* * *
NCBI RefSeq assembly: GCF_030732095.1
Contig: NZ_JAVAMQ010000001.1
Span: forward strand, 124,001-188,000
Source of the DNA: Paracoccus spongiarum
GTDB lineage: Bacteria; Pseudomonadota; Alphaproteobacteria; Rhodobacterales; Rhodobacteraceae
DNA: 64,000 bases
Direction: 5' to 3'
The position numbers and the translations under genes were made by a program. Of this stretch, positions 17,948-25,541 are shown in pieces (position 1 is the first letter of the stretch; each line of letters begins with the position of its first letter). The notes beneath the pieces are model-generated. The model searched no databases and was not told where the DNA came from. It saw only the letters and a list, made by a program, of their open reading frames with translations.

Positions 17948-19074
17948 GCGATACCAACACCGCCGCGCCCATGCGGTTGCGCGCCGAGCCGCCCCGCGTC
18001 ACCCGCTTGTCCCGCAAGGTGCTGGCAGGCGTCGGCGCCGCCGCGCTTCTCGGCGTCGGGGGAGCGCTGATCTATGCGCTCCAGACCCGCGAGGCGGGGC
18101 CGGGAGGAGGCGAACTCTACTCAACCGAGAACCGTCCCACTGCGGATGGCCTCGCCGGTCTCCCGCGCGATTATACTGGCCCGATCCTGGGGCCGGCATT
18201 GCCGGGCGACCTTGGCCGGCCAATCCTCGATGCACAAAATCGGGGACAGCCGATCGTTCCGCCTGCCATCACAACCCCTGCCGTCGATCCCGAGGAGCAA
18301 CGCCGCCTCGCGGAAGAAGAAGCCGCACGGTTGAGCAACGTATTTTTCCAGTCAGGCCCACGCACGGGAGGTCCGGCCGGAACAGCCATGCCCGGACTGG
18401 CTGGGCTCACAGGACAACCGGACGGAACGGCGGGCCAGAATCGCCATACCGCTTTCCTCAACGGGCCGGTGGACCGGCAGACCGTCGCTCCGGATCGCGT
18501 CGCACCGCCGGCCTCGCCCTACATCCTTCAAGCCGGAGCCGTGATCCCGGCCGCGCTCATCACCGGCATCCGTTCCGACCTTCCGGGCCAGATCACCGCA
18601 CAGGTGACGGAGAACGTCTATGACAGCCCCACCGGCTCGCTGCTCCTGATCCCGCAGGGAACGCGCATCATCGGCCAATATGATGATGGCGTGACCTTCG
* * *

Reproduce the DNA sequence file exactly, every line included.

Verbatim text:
NCBI RefSeq assembly: GCF_030732095.1
Contig: NZ_JAVAMQ010000001.1
Span: forward strand, 124,001-188,000
Source of the DNA: Paracoccus spongiarum
GTDB lineage: Bacteria; Pseudomonadota; Alphaproteobacteria; Rhodobacterales; Rhodobacteraceae
DNA: 64,000 bases
Direction: 5' to 3'
The position numbers and the translations under genes were made by a program. Of this stretch, positions 17,948-25,541 are shown in pieces (position 1 is the first letter of the stretch; each line of letters begins with the position of its first letter). The notes beneath the pieces are model-generated. The model searched no databases and was not told where the DNA came from. It saw only the letters and a list, made by a program, of their open reading frames with translations.

Positions 17948-19074
17948 GCGATACCAACACCGCCGCGCCCATGCGGTTGCGCGCCGAGCCGCCCCGCGTC
18001 ACCCGCTTGTCCCGCAAGGTGCTGGCAGGCGTCGGCGCCGCCGCGCTTCTCGGCGTCGGGGGAGCGCTGATCTATGCGCTCCAGACCCGCGAGGCGGGGC
18101 CGGGAGGAGGCGAACTCTACTCAACCGAGAACCGTCCCACTGCGGATGGCCTCGCCGGTCTCCCGCGCGATTATACTGGCCCGATCCTGGGGCCGGCATT
18201 GCCGGGCGACCTTGGCCGGCCAATCCTCGATGCACAAAATCGGGGACAGCCGATCGTTCCGCCTGCCATCACAACCCCTGCCGTCGATCCCGAGGAGCAA
18301 CGCCGCCTCGCGGAAGAAGAAGCCGCACGGTTGAGCAACGTATTTTTCCAGTCAGGCCCACGCACGGGAGGTCCGGCCGGAACAGCCATGCCCGGACTGG
18401 CTGGGCTCACAGGACAACCGGACGGAACGGCGGGCCAGAATCGCCATACCGCTTTCCTCAACGGGCCGGTGGACCGGCAGACCGTCGCTCCGGATCGCGT
18501 CGCACCGCCGGCCTCGCCCTACATCCTTCAAGCCGGAGCCGTGATCCCGGCCGCGCTCATCACCGGCATCCGTTCCGACCTTCCGGGCCAGATCACCGCA
18601 CAGGTGACGGAGAACGTCTATGACAGCCCCACCGGCTCGCTGCTCCTGATCCCGCAGGGAACGCGCATCATCGGCCAATATGATGATGGCGTGACCTTCG